Sunday, December 15, 2013

Lyric meanings then and now

At the semester's end recital, a young fellow without quite enough breath support sang "For the Longest Time." I didn't grow up with this one; we already had our eldest when it was released. But it will do as a stand-in for the ones I did hear.

It almost seemed written in a foreign language.

"For the longest" time (never mind that it seems funny coming from a 16-year-old) almost doesn't seem to apply. The time before my wife isn't so much "a long time" ago as a different life entirely.

"But I've come this far and it's more than I hoped for" seems apropos, but I'd have to qualify it with with "so much different than I hoped for." Much of my early hope was short-sighted, with no glimmering of all that a life together would mean. So even "hope" doesn't mean the same thing anymore; it is a less focussed thing.

"Now I know the woman that you are": hardly, you're just beginning to. And you don't know the woman she will grow to be, together with you--not yet. The knowing and growing go together.

"I don't care what consequence it brings" is almost right, but not quite. I do care, but was willing to take the bad with the good, so long as we could avoid the evil. And I'm slowly learning what grace can come with the troubles. So in one understanding (which I have not achieved) I don't have to worry.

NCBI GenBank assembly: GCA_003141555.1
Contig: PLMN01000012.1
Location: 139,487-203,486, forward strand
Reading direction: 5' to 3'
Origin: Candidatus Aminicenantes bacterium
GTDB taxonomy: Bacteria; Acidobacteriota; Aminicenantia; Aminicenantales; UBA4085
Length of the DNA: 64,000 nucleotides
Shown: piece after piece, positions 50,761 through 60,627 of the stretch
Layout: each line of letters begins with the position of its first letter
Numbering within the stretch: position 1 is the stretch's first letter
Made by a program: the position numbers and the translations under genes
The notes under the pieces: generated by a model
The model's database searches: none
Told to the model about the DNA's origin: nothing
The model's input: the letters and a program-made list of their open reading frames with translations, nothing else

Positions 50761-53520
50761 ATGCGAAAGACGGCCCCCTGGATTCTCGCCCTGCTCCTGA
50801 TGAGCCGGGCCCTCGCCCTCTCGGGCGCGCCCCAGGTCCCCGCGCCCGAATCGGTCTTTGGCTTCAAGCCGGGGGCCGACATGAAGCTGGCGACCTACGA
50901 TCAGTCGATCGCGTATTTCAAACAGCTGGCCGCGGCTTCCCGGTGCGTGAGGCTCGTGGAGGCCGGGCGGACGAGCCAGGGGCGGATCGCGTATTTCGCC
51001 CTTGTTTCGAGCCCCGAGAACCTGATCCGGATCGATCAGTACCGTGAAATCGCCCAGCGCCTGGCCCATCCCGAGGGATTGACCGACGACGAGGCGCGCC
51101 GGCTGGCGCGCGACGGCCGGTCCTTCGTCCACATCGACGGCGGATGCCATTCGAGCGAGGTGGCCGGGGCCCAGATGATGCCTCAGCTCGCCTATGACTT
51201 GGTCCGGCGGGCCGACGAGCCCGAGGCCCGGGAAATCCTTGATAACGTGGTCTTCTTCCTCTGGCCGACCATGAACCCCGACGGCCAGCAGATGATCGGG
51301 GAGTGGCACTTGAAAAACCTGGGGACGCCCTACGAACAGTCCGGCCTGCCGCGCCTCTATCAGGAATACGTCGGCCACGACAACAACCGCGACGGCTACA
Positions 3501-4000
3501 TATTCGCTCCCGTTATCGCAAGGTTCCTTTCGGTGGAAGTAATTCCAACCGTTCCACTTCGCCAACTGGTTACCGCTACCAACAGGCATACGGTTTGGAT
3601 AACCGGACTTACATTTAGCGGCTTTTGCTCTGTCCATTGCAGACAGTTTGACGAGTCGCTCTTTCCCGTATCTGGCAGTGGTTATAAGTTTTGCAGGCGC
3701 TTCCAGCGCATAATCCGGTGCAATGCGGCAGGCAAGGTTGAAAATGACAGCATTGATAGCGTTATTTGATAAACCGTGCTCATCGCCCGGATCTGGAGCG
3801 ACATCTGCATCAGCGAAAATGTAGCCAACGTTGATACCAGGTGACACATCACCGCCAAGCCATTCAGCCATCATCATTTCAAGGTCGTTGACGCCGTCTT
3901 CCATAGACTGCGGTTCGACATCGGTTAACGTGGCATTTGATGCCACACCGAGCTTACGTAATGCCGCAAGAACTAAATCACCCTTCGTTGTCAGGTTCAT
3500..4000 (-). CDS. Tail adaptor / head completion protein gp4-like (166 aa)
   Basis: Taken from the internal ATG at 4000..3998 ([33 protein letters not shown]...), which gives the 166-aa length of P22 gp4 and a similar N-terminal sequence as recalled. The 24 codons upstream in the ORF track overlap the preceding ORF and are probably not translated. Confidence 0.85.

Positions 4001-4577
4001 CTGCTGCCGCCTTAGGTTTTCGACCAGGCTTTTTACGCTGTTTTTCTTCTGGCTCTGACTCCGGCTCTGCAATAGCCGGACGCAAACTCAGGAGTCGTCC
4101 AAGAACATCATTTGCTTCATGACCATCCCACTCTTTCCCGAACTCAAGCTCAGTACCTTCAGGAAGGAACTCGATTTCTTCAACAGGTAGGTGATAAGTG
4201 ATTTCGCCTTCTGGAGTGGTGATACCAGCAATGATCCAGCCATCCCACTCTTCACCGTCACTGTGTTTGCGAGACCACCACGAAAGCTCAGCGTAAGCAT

"Romance" doesn't seem to mean the same thing: for the singer it is the two together, but after a few years of growing together and links to places and new family and new friends and even new links to old family, it seems to be a bigger concept than at first.

"I intend to hold you for the longest time." Intermittently. It turns out to interfere with fixing the car and cooking and getting the kids ready for school.

"I have been a fool for lesser things." OK, that's still true. I wasn't a fool to marry her, though.


Assistant Village Idiot said...

He just wants to screw her and have warm feelings, and he's looking for phrases that disguise that shallowness and still scan.

He is good at evoking from his listeners more sincerity than he shows here. You, for example, found more good in it than was originally put there.

james said...

True enough, but the phrases and evocation have to reference how people (of that age) really see the world, or the disguise wouldn't work.

I was thinking about that view of sex and marriage, and how I see things now as opposed to 40 years ago when I shared it. Mostly.